The paucity of women in science, technology, engineering and maths (STEM) professions continues to cause concern and controversy. There are no doubt social reasons for the situation: in many cultures, girls are brought up with the expectation that they will eventually enter stereotypically “female” professions. A pertinent 2009 study by Brian Nosek and colleagues found that girls tend to perform worse on science tests in those countries where gender stereotypes are more strongly endorsed.
But that’s not to say that biological factors don’t also play a role. In a new study, Adriene Beltz and her team have studied males and females with congenital adrenal hyperplesia (CAH): a genetic condition, which for women involves exposure to higher-than-usual levels of testosterone and other androgens in the womb. The researchers say their results show that biological factors related to sex have a real influence on occupational interest, and that by acknowledging this, we’ll be more successful in encouraging more women into science and maths careers.
Forty-six females with CAH; 21 of their unaffected sisters; 27 males with CAH; and 31 of their unaffected brothers (aged 9 to 26 years) all rated their interest in 61 jobs from astronomer to social worker.
Females with CAH are raised as girls and identify as girls, even though their genitalia may, to varying degrees, resemble that of a man. For psychologists interested in gender and career choice, the condition allows the usual sex and socialisation confound to be disentangled. Females with CAH, though treated by society largely like other girls, have been exposed to biological factors associated with the male sex.
The listed jobs were analysed according to how much they pertained to “things” or to “people”. The unaffected male and female participants showed the divergence in interests that you’d expect, with the males on average showing more of a bias than females towards “things” jobs like mechanic or biologist than “people” jobs such as high school teacher or dancer. The key finding is that female participants with CAH also differed from unaffected female participants, rating jobs that pertain to “things” more favourably (whilst rating “people” jobs just the same as unaffected females). Moreover, the more androgen they were exposed to in the womb, based on their type of CAH and their genital development, the stronger their interest in thing-related jobs. Male participants with CAH did not answer differently from unaffected male participants.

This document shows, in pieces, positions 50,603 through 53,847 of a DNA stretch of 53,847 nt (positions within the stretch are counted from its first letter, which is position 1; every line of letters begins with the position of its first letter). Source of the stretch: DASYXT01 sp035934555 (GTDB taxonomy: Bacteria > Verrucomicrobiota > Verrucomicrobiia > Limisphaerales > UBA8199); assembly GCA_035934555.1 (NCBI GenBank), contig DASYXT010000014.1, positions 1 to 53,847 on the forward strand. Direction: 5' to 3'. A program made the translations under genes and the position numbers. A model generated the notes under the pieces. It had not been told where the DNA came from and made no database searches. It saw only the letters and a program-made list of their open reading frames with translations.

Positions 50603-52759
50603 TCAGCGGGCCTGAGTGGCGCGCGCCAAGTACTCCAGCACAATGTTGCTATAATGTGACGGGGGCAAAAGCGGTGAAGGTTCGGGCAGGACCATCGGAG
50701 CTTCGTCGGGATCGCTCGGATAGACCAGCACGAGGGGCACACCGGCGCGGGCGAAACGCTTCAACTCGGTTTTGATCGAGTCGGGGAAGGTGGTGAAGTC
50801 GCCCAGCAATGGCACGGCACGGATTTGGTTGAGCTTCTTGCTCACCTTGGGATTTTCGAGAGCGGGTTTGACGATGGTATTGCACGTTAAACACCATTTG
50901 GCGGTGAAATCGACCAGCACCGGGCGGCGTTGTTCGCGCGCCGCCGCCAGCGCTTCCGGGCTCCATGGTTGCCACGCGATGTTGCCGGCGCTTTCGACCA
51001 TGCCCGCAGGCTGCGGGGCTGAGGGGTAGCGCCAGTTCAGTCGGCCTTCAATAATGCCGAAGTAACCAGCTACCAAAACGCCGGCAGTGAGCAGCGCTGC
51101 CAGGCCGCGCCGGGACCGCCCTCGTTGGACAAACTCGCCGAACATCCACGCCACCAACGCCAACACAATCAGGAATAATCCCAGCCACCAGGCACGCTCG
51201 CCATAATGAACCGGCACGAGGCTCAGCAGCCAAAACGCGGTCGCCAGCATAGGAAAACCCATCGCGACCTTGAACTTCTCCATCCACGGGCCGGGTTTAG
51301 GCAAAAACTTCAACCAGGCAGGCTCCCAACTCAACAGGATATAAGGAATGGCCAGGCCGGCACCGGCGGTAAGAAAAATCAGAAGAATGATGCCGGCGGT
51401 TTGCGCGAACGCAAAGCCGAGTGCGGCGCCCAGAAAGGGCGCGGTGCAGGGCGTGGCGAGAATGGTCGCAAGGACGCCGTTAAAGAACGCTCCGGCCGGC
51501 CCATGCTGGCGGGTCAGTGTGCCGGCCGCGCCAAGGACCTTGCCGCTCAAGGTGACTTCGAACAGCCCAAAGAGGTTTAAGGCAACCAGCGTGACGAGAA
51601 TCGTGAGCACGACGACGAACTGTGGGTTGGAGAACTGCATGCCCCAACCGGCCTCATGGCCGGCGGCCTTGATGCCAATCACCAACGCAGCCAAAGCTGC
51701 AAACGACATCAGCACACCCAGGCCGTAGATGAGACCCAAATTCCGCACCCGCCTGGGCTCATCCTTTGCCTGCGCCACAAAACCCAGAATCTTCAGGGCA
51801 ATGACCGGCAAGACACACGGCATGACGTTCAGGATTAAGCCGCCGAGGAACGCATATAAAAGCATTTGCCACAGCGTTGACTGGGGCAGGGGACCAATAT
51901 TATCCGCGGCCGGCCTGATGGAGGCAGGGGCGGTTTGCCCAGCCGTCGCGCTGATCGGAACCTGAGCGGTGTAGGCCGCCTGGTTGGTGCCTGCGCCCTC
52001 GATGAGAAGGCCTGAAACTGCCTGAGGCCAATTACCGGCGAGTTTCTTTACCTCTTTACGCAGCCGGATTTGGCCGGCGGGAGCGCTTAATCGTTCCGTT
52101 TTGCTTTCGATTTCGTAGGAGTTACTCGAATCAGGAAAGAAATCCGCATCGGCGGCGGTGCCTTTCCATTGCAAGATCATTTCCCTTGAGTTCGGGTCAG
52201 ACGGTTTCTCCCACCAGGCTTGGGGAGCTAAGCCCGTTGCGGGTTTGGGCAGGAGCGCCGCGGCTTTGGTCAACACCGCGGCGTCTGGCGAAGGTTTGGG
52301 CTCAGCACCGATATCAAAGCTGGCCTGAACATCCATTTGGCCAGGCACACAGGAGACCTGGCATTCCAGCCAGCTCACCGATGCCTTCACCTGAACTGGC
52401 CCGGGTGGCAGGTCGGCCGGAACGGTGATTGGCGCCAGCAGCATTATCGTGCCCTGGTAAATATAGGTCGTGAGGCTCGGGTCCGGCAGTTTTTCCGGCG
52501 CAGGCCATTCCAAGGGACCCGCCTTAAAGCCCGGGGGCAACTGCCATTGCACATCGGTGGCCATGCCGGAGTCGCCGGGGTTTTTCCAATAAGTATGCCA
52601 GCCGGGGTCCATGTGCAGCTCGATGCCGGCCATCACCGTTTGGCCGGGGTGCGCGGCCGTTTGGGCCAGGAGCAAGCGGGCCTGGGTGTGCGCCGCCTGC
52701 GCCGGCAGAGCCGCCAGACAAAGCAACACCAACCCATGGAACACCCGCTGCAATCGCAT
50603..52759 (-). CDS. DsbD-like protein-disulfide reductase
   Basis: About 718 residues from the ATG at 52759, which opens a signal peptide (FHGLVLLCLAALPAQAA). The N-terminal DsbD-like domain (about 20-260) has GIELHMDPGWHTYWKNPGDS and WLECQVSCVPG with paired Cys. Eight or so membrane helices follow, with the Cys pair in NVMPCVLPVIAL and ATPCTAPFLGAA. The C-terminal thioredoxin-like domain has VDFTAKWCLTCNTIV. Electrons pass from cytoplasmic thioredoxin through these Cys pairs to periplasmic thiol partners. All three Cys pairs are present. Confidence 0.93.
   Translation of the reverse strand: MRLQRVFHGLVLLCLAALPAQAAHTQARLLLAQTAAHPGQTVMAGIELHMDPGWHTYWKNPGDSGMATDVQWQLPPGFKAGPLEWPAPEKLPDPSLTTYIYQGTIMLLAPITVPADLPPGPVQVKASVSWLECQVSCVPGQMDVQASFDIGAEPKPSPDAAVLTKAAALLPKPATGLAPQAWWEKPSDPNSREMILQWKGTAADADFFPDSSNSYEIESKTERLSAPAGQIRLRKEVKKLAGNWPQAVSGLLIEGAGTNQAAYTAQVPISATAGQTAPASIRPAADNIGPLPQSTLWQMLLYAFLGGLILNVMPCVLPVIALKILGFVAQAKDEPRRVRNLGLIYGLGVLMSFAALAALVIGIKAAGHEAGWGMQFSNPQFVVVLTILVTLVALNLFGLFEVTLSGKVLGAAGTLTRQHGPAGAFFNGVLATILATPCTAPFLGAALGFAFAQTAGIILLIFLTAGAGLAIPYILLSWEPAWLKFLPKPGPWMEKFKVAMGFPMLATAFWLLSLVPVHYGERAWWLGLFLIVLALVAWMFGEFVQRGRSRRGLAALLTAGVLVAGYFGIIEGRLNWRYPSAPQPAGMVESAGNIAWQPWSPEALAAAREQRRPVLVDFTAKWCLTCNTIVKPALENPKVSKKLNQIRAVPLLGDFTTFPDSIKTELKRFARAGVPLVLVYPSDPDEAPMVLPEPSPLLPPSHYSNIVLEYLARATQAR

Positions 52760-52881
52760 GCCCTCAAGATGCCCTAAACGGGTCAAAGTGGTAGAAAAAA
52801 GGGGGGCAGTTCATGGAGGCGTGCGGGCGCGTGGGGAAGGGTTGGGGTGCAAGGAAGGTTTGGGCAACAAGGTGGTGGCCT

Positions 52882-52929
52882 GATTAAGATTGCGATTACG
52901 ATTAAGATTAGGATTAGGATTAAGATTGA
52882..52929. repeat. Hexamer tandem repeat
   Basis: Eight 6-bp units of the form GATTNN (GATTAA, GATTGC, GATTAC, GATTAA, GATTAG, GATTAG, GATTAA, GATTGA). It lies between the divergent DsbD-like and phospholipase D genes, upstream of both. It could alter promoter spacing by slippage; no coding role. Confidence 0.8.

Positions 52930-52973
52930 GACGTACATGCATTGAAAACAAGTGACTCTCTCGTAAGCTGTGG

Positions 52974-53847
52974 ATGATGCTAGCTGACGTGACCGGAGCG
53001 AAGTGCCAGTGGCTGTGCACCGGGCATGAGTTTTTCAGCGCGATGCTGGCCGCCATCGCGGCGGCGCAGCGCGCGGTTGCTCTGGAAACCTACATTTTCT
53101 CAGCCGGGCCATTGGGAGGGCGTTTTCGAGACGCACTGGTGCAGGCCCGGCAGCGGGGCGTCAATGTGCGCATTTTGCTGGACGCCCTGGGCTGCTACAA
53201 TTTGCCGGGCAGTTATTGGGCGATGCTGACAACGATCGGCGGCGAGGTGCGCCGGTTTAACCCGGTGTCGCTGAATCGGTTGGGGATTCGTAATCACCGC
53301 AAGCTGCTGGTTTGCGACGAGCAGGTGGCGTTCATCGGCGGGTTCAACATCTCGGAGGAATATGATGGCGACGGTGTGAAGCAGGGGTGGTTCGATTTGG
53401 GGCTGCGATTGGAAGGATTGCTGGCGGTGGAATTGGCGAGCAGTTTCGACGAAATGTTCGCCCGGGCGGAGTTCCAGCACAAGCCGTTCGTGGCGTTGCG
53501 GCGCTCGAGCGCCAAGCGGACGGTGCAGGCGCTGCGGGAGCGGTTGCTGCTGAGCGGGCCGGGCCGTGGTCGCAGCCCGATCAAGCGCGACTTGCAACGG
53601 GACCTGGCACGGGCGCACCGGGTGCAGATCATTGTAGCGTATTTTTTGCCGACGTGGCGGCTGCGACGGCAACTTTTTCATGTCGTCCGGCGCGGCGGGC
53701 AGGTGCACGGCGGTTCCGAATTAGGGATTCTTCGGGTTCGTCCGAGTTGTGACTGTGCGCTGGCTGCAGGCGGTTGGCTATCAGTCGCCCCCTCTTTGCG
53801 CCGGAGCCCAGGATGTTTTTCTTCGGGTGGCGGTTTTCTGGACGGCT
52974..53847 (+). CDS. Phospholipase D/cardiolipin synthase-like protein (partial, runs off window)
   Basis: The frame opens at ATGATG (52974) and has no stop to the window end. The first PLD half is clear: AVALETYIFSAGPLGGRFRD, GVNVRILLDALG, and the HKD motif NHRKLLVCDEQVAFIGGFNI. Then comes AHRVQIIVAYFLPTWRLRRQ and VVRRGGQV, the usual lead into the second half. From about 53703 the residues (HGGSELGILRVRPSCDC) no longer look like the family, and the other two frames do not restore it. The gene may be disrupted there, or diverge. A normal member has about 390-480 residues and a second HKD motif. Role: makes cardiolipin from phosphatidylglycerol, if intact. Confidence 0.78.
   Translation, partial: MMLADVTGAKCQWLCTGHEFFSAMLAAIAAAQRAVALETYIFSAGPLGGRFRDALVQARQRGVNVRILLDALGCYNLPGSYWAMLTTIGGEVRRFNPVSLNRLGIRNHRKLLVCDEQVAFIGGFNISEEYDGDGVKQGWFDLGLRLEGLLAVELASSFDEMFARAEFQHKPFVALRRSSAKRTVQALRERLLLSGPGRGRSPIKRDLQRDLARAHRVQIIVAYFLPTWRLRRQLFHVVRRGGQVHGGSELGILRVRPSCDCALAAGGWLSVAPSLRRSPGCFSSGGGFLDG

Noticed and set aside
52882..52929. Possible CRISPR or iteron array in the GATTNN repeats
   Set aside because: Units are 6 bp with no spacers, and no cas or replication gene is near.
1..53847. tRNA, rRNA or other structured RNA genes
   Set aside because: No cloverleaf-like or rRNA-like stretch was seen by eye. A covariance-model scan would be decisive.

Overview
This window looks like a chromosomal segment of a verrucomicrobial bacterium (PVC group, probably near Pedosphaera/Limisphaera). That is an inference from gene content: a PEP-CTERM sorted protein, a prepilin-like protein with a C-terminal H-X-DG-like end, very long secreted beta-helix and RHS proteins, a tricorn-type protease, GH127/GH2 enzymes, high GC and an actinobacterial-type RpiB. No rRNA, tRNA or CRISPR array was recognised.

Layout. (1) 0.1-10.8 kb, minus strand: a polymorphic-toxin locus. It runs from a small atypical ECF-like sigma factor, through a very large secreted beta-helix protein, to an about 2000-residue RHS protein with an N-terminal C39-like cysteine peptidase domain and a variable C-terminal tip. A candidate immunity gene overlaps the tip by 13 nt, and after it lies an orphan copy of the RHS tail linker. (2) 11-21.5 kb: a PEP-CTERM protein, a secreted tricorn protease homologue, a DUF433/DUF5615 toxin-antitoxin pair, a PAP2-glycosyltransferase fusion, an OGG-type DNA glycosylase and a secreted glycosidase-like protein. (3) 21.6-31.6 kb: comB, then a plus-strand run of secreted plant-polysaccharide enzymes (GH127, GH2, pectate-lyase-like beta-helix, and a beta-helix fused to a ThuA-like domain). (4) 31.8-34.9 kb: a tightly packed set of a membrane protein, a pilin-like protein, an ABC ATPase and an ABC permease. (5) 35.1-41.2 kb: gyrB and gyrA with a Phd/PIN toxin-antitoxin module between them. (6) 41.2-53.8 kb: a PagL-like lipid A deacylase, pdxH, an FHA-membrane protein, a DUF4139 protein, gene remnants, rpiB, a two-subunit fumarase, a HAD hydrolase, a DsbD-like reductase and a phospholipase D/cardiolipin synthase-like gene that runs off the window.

“Our findings indicate that career choices are influenced by prenatal androgens through a psychological orientation to objects versus people that manifests in gender-typed occupational interests,” the researchers said. They also acknowledged the large amount of within-sex variation in interests, and the role played by socio-cultural factors. “Our results are relevant to efforts to increase participation of girls and women in STEM careers. It is important to recognise that career choices have roots in early-developing and biologically-influenced interests. Girls and women might be encouraged to pursue STEM careers by focusing on the ways in which an orientation to people is compatible with those careers.”
These conclusions chime with a 2006 study that tested the effects of a programme designed to teach girls about the altruistic value of science. The programme actually failed in this objective, but girls who believed in the altruistic value of science were found to be more interested in it, thus reinforcing the idea science could be made more appealing to women by highlighting its human importance.
Beltz, A., Swanson, J., and Berenbaum, S. (2011). Gendered occupational interests: Prenatal androgen effects on psychological orientation to Things versus People. Hormones and Behavior, 60 (4), 313-317 DOI: 10.1016/j.yhbeh.2011.06.002